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Comparisons of treatments applied to people, animals, etc.  

(Intent to Treat; Comparisons with Drop-Outs)

In many forms of comparison of two treatments involving human subjects, there are subjects who do not complete the treatment. They may die, move away, encounter life circumstances which take priority, or just decide for whatever reason to drop out of the study or not do all that they are asked. It is tempting to just analyze the data for those completing the protocol, essentially ignoring the drop-outs. This is usually a serious mistake, for two reasons:

1. In a good study, subjects should be randomized to treatment. Just analyzing data for those who complete the protocol destroys the randomization, so that model assumptions are not satisfied. To preserve the randomization, outcomes for all subjects assigned to each group need to be compared. This is called intent-to-treat (or intention-to-treat, or ITT) analysis.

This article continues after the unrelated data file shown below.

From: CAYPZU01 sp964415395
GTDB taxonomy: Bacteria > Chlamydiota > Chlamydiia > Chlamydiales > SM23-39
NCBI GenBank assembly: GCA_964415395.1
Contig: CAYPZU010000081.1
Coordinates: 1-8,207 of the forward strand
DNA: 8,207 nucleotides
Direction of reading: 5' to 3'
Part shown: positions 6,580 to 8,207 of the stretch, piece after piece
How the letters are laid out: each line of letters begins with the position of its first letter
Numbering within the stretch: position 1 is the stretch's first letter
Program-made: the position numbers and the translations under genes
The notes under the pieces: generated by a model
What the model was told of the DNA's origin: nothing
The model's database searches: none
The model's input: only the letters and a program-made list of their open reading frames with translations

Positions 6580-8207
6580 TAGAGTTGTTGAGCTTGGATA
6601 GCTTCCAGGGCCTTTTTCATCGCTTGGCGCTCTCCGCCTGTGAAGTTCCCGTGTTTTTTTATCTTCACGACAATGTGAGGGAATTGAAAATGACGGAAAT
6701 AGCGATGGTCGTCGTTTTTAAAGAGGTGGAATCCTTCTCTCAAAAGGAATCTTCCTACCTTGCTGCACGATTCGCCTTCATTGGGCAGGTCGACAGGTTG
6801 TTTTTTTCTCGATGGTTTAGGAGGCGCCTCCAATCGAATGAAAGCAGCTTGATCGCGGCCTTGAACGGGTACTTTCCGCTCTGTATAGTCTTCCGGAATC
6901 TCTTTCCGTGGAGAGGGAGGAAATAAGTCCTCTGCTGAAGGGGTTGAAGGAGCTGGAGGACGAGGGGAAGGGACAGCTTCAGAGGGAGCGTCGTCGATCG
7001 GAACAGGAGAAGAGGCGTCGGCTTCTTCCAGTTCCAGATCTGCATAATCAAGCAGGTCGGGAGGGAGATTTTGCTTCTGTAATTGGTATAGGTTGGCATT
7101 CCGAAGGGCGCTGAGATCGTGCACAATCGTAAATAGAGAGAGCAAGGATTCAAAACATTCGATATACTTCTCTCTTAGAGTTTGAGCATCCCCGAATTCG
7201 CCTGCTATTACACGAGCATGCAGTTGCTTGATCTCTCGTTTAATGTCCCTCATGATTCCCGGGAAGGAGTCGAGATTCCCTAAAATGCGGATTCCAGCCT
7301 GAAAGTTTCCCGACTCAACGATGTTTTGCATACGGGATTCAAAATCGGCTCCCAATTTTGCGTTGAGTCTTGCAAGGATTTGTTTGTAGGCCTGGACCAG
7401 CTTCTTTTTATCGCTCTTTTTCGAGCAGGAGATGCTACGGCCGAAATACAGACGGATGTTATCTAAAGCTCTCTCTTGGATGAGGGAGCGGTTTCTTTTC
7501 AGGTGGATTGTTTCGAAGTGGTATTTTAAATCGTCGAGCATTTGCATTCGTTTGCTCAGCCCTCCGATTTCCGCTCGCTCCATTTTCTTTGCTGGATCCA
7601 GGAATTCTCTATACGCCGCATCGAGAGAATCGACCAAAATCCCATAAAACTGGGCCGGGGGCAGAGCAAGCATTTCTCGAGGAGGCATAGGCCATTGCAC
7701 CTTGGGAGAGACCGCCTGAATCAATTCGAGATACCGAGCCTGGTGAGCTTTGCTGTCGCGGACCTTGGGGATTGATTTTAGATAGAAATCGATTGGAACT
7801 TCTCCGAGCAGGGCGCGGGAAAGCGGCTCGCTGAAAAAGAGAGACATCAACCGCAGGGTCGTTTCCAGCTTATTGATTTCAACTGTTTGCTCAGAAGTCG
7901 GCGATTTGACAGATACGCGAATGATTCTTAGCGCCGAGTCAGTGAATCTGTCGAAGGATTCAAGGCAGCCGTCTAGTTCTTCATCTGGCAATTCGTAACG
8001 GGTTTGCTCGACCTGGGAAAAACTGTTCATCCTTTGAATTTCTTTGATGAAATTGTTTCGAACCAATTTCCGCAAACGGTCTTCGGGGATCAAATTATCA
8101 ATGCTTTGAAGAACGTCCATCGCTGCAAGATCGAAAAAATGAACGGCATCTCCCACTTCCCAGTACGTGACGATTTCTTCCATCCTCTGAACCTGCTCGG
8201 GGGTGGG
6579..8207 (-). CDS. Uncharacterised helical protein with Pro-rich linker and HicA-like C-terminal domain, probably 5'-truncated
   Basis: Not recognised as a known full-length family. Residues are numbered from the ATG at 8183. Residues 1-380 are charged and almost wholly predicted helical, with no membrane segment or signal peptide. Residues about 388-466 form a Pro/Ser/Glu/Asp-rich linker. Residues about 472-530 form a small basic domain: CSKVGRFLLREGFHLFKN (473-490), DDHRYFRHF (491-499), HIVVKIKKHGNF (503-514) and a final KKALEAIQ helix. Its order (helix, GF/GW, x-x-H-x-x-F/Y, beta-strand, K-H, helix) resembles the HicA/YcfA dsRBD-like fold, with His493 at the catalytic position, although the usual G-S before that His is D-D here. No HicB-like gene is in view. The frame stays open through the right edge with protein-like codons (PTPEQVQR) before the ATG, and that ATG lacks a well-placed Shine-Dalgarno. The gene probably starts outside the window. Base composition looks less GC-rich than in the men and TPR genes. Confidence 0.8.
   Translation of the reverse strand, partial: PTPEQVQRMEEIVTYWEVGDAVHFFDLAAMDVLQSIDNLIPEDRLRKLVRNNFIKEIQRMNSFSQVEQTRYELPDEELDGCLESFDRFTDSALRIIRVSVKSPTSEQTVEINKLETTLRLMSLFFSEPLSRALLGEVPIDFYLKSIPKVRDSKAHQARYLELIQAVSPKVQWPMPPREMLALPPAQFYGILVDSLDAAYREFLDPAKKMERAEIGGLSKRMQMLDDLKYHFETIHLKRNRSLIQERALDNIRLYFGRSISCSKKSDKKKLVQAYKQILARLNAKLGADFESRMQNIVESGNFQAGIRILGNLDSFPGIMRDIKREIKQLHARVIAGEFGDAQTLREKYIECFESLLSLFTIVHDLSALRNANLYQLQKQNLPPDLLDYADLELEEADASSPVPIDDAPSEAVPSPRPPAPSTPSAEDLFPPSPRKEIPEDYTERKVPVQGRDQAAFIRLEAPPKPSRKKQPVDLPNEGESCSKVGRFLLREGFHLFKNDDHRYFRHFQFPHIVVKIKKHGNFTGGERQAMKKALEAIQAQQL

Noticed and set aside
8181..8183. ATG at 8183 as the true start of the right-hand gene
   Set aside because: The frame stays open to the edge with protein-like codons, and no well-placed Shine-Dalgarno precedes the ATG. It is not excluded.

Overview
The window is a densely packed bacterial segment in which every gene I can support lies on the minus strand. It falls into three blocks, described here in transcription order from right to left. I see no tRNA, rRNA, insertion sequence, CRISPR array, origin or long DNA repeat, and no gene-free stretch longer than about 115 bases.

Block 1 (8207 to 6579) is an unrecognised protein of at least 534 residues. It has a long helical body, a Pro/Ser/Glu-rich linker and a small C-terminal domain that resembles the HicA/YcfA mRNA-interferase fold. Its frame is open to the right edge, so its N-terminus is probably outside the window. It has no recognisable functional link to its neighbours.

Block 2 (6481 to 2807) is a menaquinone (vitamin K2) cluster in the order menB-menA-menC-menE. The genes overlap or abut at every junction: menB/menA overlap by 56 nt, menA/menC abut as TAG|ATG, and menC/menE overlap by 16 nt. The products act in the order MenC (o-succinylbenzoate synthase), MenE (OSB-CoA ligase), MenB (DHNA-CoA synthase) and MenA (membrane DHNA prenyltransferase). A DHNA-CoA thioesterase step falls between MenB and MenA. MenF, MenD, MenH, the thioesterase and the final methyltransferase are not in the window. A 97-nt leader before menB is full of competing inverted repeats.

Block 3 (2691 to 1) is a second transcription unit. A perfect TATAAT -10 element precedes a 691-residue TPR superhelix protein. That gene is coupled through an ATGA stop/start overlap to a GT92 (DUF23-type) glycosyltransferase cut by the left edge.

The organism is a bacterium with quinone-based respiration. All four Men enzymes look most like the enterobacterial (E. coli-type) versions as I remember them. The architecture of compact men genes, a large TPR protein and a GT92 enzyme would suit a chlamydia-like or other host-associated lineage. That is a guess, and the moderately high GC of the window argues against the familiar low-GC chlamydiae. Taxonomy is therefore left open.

2. Intent-to-treat analysis is usually more informative for consumers of the research. For example, in studying two drug treatments, dropouts for reasons not related to the treatment can be expected to be, on average, roughly the same for both groups. But if one drug has serious side-effects that prompt patients to discontinue use, that would show up in the drop-out rate, and be important information in deciding which drug to use or recommend.

Reason 1 (and sometimes also reason 2) also applies when treatments are applied to animals, plants, or even objects.

For more information on intent-to-treat analysis, see the following:

Freedman, DA (2005)  Statistical Models: Theory and Practice, pp. 5, 15

D.A. Freedman. “Statistical models for causation: What inferential leverage do they provide?” Evaluation Review vol. 30 (2006) pp. 691–713. Preprint

van Belle (2008) Statistical Rules of Thumb, p. 156 - 157